Art Market|Issue #47 May 2020
Bianca Severijns is a contemporary artist who transforms paper into intricate, complex artworks that create a unique visual impact.
Severijns is known for her original and distinguished paper language, with which she aesthetically arranges hundreds of hand-torn pieces of paper into sculpture tapestries, murals, and reliefs. Her works explore subjects of displacement, uprooting & re-rooting, and social themes.
Severijns was born in the Netherlands and currently works and lives in Israel. While it was her choice to uproot from the Netherlands, her experiences as a new immigrant in a new homeland were the inspirational foundations from which her paper artwork sprouted.
Her contemporary paper art journey began as a study of the cycles of nature and progressed to social and humanistic themes.
In her earlier pieces, Severijns sought to analyze the theme of displacement and how the stages of nature intertwine with human conditions such as forced uprooting, nesting, and revival.
As a quest for a deeper and more profound exploration of the displacement theme, she started to examine the fundamental basic needs of people who are displaced. Her recent artworks concentrate on a re-conceptualization of a humanitarian first need.
For the exhibition
Personal Structures – Identities at the 2019 Venice Biennial, she created a wall installation of two large protective blankets and a video as a metaphor to convey fundamental human rights and needs of security, protection, acceptance, respect, freedom, etc.
Anastasia Tsypkina: Hello Bianca, it's an honor to get to know you and your outstanding art!
Bianca Severjins: Hello Nastya, it is an honor to be featured in Art Market Magazine, thanks for this great opportunity!
A. T.: Considering the current situation of the lockdown world, I would like to start with a simple routine question: What's the best way to start the day for Bianca Severjins, and how different has it been since the lockdown?
B. S.: I usually start my day by reading the Artsy Editorial online. I am very privileged that my studio is part of my house, so being confined does not stop me from working on my art. What has changed is that the pressure of deadlines is off, as most of the exhibitions are closed or postponed. I suddenly have time to watch artists' talks and find pleasure in live reports, for example, the Sydney Biennial and the curator's talks of the Stedelijk Museum, Amsterdam, on Instagram. Absurd, surreal worlds of empty museums entering my home make me realize how terribly I miss the culture, social life.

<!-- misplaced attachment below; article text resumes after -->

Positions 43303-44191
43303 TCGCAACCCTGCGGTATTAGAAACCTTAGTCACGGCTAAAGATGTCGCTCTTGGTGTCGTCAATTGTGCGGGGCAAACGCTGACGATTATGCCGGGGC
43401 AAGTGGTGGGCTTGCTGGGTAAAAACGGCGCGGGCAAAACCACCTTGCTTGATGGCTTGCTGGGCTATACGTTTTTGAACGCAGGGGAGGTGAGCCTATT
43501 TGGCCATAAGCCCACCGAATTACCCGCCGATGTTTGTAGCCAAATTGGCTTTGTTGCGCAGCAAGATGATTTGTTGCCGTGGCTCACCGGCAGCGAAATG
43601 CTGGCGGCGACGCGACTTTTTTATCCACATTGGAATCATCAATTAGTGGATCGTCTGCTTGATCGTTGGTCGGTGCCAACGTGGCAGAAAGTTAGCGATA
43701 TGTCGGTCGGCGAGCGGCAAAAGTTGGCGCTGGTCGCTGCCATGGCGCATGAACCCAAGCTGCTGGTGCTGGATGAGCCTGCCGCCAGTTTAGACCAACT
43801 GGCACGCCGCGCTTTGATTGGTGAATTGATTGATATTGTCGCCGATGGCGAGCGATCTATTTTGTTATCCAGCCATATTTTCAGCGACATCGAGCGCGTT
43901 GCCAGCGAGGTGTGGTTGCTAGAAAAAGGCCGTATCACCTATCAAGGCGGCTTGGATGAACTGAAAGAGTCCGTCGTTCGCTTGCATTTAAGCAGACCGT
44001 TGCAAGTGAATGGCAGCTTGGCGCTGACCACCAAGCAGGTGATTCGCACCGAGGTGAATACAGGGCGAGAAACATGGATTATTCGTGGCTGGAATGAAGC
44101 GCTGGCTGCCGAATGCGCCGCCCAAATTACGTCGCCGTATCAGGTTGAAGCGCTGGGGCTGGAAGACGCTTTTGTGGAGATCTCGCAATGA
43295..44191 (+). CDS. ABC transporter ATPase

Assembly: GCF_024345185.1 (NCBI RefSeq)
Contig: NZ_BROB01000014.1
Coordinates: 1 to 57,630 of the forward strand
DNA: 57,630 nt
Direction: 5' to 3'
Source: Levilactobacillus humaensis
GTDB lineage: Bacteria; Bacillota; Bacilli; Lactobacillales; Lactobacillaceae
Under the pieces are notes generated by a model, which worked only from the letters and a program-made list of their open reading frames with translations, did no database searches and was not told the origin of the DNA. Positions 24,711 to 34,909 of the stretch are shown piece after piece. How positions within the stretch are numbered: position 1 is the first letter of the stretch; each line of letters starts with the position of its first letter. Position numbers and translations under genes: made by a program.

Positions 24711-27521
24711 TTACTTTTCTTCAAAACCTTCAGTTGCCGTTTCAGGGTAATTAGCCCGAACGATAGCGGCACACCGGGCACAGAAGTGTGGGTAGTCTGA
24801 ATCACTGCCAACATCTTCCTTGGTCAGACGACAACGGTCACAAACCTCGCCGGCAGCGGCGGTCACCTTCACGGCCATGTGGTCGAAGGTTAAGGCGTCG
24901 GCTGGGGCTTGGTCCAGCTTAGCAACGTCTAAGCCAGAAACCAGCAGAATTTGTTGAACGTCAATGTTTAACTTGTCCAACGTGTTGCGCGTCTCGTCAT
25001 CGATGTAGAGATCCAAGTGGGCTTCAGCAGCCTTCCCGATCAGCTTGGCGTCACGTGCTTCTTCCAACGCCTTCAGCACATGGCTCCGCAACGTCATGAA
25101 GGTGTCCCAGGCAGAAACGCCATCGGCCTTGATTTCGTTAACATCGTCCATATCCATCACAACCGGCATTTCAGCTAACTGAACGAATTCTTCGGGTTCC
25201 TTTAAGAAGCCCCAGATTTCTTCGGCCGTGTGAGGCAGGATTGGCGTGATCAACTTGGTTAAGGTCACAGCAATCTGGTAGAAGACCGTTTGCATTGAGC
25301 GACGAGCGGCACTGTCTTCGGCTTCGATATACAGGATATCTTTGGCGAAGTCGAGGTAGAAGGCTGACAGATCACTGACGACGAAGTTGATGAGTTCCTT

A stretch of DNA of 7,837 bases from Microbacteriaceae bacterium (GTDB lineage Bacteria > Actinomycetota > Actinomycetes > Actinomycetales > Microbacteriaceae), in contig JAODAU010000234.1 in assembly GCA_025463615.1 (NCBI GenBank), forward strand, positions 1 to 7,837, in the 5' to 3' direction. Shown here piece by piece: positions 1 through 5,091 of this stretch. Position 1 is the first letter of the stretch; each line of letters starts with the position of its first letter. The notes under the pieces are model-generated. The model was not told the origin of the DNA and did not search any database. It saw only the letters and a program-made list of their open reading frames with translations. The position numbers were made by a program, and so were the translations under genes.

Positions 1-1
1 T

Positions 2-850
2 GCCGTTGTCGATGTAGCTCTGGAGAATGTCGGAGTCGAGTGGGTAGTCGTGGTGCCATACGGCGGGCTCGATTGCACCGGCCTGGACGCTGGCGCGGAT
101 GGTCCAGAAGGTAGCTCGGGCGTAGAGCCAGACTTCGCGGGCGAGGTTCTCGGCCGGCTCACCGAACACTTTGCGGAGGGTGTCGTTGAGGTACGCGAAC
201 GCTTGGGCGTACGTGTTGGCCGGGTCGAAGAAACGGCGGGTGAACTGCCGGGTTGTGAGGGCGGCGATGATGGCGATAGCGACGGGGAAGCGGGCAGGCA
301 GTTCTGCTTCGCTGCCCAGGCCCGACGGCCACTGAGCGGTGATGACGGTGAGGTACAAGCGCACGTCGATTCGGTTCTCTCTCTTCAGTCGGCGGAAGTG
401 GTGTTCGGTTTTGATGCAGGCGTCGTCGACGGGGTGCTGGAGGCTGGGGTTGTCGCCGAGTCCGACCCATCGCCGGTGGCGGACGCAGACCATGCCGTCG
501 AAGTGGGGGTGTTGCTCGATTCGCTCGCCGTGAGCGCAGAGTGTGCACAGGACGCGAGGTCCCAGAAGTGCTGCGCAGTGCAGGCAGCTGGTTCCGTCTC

At a particular moment, my art supplies were running out, which forced me to do smaller works from paper leftovers. This resulted in a series of 12 mini works from 26 x 26cm. The slowness of the day also gives me headspace for planning new projects and developing new ideas.
A. T.: What do you consider to be the most complicated for the artists at this period? Will the situation with COVID-19 be somehow captured or reflected in your future works?
B. S.: I believe many artists find themselves in suspended times due to not being able to work in their studios or teach, suffering from exhibitions postponed or closed, shortage of art supplies, and managing financial struggles.
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Issue #47 May 2020